One questioner after my CIfAR talk asked whether competence genes might have some other function for the cell. When I raised this at lab meeting yesterday, the post-doc pointed out that competent cells are able to attach to and pull on the DNA that's a major component of biofilms, and we considered whether this might help cells to establish biofilms, to move within biofilms, or to avoid being displaced from biofilms.
We then started considering experiments we might do. My idea was to precoat glass surfaces with DNA, incubate them with cultures of cells that can form biofilms, and then measure whether the DNA increased the initial steps of biofilm formation. The lab down the hall studies, among other things, biofilm formation by Campylobacter, which is naturally competent, so we might work with them to test this in both H. influenzae and Campylobacter.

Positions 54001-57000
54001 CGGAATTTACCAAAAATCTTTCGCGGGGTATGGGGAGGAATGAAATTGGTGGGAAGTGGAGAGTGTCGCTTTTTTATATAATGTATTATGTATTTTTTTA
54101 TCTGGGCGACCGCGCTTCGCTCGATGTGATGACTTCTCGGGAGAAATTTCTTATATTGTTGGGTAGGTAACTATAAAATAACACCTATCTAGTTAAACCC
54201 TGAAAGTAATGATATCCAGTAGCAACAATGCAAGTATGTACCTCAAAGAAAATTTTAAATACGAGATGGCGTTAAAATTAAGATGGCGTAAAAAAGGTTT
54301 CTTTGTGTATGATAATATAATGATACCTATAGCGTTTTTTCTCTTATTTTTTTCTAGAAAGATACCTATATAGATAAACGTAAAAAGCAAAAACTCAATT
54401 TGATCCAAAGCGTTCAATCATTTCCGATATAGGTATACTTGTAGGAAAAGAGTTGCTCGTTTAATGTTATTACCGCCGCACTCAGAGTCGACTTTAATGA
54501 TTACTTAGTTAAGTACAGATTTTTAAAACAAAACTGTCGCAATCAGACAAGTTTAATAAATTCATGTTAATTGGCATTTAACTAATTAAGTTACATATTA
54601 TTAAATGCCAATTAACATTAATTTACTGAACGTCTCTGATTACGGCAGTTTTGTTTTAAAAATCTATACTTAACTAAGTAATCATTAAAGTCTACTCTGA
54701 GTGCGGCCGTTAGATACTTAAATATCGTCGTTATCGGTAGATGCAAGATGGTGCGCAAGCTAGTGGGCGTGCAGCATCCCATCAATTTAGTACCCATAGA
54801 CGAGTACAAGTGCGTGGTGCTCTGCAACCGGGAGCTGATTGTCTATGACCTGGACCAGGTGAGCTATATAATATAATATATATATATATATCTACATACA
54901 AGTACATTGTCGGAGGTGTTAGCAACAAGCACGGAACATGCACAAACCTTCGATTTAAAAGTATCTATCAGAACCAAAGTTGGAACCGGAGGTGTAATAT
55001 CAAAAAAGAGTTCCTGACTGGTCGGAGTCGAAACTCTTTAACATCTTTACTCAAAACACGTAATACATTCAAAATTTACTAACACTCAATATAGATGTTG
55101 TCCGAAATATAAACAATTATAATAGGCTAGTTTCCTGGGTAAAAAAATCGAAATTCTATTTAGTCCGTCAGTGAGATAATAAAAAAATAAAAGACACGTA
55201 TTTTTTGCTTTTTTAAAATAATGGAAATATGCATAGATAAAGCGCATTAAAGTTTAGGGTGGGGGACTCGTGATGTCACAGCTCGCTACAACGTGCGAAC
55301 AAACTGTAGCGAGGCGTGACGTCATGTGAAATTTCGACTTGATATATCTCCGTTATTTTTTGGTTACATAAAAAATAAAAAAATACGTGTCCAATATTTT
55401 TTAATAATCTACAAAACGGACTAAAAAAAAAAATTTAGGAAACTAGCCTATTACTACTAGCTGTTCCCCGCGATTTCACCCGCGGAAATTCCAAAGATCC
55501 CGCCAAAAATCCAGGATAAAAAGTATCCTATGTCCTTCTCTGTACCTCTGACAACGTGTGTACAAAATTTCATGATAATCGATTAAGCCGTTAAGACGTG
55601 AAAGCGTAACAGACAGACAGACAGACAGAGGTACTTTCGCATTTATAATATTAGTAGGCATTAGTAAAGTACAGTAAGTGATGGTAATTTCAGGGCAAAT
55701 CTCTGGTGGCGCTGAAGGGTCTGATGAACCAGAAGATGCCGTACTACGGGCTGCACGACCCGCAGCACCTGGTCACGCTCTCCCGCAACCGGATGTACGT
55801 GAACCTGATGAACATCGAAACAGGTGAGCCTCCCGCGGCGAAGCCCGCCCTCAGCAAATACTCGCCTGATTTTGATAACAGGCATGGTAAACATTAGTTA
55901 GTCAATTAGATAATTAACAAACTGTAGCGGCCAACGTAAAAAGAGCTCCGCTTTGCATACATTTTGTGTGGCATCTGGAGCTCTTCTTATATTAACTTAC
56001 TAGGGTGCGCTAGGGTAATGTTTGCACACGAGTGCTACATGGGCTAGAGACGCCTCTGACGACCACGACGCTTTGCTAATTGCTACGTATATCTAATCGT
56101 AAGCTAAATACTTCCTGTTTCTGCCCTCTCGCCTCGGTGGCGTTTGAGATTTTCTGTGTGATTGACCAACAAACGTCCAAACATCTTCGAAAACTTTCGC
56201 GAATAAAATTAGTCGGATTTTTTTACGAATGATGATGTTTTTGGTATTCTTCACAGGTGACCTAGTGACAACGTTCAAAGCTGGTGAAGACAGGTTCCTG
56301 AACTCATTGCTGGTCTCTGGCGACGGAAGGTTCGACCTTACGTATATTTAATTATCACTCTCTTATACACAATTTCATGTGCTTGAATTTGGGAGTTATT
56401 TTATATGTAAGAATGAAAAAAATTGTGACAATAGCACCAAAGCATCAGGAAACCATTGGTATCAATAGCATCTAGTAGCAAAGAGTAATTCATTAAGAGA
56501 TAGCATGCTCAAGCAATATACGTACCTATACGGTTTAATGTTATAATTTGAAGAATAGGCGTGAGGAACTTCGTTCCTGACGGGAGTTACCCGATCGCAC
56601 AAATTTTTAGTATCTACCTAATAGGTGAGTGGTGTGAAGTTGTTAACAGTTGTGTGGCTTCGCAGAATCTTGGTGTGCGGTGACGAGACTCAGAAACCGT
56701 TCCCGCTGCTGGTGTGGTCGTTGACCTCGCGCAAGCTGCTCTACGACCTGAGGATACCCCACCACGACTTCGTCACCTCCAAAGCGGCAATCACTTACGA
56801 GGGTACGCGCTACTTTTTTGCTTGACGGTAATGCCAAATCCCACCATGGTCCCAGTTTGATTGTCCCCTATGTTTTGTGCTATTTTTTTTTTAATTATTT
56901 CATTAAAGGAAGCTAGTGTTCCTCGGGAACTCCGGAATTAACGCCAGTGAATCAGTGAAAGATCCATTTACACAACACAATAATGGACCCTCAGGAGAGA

What controls would we want? We'd certainly need to test cells that can and cannot express their competence genes. Competent cells express type IV pili, and these might allow attachment and pulling. independent of their involvement in DNA uptake, but I think doing the experiment with and without DNaseI would control for DNA-independent effects of pili.
The basic assay for biofilm formation is very simple, and the Research Associate's extensive experience turns out to include doing lots of these. I think it's time to talk to my colleague down the hall, to see if she's interested.
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